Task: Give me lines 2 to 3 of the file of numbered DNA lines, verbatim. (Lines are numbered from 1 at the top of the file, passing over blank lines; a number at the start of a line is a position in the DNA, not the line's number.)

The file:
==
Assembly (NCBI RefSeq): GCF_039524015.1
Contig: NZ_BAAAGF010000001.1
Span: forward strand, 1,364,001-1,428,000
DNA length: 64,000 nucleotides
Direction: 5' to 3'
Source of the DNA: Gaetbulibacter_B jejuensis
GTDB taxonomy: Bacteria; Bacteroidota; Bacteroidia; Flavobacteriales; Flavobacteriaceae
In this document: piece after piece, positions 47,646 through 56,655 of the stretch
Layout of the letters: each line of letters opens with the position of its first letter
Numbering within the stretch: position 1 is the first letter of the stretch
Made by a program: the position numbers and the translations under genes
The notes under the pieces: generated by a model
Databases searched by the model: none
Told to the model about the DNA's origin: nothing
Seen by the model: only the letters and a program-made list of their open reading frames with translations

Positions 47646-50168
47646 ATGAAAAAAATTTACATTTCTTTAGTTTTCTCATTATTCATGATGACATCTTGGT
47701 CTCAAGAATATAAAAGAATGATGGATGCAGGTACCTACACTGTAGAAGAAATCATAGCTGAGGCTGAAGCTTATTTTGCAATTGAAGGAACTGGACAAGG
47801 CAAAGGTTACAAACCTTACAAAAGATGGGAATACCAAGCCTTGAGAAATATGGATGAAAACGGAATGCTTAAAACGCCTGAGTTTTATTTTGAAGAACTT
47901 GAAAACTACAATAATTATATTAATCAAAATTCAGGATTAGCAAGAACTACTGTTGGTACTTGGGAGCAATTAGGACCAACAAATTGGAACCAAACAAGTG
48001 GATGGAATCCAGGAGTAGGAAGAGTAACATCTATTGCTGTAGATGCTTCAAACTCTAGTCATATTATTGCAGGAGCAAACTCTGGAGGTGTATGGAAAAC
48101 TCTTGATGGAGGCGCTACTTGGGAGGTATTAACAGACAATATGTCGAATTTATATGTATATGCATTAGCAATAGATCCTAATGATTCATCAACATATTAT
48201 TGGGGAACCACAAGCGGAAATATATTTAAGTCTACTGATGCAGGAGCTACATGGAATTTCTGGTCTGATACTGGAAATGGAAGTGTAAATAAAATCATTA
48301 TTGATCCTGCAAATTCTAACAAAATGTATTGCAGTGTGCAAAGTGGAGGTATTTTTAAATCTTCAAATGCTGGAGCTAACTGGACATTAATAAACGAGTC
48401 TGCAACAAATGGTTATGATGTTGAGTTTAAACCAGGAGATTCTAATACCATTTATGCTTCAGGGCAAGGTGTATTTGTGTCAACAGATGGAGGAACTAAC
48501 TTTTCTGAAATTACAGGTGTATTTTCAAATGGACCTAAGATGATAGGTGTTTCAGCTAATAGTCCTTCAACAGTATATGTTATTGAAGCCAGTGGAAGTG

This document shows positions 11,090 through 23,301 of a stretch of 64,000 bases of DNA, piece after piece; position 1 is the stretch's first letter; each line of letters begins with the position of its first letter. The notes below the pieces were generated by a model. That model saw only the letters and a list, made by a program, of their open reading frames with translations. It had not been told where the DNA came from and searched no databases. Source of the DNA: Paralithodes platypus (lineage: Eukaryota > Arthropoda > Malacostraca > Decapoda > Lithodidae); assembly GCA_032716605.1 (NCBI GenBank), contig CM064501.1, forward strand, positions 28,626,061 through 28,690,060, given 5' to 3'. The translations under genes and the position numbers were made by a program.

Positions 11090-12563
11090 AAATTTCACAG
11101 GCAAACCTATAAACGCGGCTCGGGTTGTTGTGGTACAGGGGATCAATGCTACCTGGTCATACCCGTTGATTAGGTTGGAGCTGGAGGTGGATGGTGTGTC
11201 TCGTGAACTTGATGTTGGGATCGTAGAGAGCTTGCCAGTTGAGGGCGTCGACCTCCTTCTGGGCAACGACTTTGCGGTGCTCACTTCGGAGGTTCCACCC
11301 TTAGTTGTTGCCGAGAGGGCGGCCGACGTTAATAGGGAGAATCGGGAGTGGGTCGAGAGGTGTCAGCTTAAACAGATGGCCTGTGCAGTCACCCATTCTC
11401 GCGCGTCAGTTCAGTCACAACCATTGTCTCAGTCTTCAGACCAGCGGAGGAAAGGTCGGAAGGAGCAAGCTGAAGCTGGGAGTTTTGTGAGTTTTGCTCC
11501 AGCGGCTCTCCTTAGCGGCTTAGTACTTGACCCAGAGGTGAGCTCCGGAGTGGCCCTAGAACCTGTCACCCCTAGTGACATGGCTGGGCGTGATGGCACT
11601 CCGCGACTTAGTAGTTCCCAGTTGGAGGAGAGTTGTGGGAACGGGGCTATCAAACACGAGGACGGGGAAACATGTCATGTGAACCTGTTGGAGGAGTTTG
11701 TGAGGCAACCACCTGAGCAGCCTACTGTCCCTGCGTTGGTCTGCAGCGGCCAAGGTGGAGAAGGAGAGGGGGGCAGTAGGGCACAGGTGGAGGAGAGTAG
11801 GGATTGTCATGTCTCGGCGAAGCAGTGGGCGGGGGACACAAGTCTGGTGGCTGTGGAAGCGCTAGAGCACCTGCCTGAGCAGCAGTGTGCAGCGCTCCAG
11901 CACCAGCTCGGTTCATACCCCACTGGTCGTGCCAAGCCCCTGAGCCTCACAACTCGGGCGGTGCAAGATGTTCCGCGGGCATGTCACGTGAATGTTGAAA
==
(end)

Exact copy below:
Contig: NZ_BAAAGF010000001.1
Span: forward strand, 1,364,001-1,428,000